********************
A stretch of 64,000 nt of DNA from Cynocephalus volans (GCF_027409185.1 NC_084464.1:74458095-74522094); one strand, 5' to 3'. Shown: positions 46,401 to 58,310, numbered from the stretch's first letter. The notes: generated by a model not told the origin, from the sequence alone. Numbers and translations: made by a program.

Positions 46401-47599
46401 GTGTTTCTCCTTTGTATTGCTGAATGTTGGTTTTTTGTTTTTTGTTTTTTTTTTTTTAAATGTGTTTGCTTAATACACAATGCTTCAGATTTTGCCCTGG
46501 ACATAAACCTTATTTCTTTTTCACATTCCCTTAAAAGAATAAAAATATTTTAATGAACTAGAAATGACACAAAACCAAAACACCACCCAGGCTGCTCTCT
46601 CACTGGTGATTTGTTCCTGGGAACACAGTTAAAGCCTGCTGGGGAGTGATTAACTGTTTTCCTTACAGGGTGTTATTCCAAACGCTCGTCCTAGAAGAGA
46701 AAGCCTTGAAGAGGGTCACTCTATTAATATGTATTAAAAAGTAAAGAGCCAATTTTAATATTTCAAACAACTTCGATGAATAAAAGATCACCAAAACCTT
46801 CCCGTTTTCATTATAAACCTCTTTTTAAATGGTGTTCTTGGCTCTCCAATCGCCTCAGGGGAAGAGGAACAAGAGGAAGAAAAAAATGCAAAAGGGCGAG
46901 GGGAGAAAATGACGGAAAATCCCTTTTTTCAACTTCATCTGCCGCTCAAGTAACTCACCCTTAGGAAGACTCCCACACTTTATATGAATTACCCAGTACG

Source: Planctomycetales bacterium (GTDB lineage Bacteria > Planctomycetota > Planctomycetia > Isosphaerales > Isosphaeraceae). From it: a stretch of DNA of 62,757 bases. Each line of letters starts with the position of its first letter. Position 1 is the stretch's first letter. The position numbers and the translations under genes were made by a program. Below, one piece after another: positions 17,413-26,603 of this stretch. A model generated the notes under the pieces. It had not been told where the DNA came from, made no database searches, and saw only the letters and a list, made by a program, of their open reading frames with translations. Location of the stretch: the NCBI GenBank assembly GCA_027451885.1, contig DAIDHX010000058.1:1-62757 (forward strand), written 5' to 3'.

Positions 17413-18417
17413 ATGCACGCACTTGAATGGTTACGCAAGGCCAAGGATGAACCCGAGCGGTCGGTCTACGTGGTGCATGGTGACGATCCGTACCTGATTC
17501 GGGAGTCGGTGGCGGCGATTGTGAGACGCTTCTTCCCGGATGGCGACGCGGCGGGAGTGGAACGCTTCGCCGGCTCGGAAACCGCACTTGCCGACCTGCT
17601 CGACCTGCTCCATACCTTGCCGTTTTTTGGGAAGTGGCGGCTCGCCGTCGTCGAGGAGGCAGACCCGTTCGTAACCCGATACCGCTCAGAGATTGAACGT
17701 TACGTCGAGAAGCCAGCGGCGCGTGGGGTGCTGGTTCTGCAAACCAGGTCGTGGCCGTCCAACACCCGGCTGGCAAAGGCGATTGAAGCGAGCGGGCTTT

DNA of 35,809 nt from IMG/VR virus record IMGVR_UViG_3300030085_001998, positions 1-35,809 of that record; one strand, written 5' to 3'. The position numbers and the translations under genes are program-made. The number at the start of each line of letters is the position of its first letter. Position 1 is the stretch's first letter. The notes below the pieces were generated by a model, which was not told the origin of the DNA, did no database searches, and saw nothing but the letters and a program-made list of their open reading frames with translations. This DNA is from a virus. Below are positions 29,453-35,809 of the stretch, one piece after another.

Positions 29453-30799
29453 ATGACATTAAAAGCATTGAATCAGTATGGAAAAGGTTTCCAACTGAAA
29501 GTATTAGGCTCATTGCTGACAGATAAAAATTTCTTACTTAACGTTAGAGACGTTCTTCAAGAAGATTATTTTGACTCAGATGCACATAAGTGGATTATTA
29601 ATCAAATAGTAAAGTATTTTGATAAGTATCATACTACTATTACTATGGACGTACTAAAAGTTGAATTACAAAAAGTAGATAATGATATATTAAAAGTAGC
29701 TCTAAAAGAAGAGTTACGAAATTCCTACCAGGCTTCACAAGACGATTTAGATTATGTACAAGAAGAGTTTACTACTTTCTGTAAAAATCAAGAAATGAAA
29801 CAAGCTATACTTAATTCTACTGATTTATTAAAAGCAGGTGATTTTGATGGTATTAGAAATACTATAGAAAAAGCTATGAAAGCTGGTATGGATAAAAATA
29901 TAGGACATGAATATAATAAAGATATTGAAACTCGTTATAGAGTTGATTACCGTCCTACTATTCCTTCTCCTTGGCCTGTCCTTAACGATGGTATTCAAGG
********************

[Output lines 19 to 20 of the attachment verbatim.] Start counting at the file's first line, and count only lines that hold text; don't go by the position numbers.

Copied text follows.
29601 ATCAAATAGTAAAGTATTTTGATAAGTATCATACTACTATTACTATGGACGTACTAAAAGTTGAATTACAAAAAGTAGATAATGATATATTAAAAGTAGC
29701 TCTAAAAGAAGAGTTACGAAATTCCTACCAGGCTTCACAAGACGATTTAGATTATGTACAAGAAGAGTTTACTACTTTCTGTAAAAATCAAGAAATGAAA